Remarkably, the Forest Troop has maintained its genial style over two decades, even though the male survivors of the epidemic have since died or disappeared and been replaced by males from the outside. (As is the case for most primates, baboon females spend their lives in their natal home, while the males leave at puberty to seek their fortunes elsewhere.) The persistence of communal comity suggests that the resident baboons must somehow be instructing the immigrants in the unusual customs of the tribe.
"We don't yet understand the mechanism of transmittal," said Dr. Robert M. Sapolsky, a professor of biology and neurology at Stanford, "but the jerky new guys are obviously learning, `We don't do things like that around here.' " Dr. Sapolsky wrote the report with his colleague and wife, Dr. Lisa J. Share.
Dr. de Waal, who wrote an essay to accompany the new baboon study, said in a telephone interview, "The good news for humans is that it looks like peaceful conditions, once established, can be maintained," he said. "And if baboons can do it," he said, "why not us? The bad news is that you might have to first knock out all the most aggressive males to get there."
Dr. Sapolsky has no idea how long the good times will last. "I confess I'm rooting for the troop to stay like this forever, but I worry about how vulnerable they may be," he said. "All it would take is two or three jerky adolescent males entering at the same time to tilt the balance and destroy the culture."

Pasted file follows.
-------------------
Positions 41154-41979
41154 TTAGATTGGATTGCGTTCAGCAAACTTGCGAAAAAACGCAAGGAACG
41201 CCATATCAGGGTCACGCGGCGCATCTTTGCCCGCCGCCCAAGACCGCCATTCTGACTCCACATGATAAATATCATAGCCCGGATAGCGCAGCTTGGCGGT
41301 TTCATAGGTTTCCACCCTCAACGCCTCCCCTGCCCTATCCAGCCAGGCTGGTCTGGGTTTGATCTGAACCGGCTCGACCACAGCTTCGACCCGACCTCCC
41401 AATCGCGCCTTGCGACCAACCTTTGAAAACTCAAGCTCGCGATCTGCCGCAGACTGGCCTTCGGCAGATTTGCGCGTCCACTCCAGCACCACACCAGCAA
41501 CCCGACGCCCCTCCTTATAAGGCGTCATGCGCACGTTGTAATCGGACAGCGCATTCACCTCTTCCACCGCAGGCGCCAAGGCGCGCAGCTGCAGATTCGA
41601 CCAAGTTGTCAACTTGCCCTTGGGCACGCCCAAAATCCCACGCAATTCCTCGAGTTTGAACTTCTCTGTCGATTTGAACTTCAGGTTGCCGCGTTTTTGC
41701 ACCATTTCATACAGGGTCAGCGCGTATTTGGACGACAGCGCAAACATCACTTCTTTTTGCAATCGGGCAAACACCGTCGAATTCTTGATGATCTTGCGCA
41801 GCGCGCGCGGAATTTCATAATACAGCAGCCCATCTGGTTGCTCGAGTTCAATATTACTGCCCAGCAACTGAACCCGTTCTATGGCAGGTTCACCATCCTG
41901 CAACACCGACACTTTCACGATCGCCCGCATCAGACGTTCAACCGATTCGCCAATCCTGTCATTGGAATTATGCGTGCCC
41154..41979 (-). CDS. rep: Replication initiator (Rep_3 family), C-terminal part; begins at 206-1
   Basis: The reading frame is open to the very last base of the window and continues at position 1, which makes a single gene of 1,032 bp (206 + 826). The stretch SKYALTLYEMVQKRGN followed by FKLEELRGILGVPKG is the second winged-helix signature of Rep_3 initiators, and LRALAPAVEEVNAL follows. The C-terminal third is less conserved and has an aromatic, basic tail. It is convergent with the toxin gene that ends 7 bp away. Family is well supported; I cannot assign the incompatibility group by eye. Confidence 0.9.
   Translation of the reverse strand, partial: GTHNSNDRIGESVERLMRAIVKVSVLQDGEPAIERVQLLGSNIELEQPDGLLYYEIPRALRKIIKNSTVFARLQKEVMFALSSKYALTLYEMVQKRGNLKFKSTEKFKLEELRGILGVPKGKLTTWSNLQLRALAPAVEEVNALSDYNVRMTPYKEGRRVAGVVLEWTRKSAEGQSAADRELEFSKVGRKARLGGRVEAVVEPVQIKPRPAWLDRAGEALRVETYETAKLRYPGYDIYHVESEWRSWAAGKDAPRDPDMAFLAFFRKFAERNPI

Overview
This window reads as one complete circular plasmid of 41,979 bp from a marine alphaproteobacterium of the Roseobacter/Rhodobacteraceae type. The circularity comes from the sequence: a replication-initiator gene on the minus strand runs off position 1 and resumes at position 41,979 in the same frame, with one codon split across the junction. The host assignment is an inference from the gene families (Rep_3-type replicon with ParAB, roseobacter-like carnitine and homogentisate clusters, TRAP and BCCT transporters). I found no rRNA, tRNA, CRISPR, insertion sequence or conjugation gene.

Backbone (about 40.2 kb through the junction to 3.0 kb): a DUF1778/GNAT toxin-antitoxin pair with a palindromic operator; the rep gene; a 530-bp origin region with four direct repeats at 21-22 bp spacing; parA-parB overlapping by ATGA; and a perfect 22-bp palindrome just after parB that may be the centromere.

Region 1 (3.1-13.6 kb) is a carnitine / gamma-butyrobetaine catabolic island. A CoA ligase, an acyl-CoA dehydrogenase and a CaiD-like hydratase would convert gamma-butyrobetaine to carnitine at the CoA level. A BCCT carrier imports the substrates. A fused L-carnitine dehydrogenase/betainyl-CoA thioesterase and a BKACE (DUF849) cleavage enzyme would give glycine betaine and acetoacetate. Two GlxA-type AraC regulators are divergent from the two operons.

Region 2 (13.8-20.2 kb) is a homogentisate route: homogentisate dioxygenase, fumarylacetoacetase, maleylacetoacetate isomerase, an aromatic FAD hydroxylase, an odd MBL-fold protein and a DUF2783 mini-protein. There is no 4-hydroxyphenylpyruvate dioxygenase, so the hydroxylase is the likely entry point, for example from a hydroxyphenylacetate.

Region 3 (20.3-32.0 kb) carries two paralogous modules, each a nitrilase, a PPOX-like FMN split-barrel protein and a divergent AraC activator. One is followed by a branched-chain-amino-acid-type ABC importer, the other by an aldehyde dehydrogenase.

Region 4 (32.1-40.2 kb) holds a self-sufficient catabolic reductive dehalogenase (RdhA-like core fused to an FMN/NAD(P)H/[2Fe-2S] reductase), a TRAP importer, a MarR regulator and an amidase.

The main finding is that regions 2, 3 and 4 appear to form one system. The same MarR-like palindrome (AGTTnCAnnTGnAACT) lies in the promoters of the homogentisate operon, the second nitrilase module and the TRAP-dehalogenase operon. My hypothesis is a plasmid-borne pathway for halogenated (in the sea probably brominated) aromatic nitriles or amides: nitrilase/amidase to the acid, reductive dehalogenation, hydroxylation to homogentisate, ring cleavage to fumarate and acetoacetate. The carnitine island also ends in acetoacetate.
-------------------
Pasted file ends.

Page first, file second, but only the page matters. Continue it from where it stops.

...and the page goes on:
Posted by matt at 12:42 PM
April 16, 2004
I'm back from Prague, had a lovely time, thanks to Matthew and Linda for their hospitality. I've stumbled upon a great web page by a Montreal artist who goes under the name of Lope. Check him out here.
I've also added a new section under the "Links" heading on the left of this page called "Musical Friends." It's devoted to friends of mine (most of whom have some connection to my home turf of New Brunswick, Canada) who are currently making all kinds of strange and wonderful music.
Posted by matt at 01:48 PM
April 05, 2004
Hi folks. It's reading week over here at Stirling University, and in an act of total self-indulgence, I've decided to take this week off and fly over to Prague for a little vacation. That means no updates until later next week, but I'm sure you'll survive. I know I will... Until then, take it easy, friends!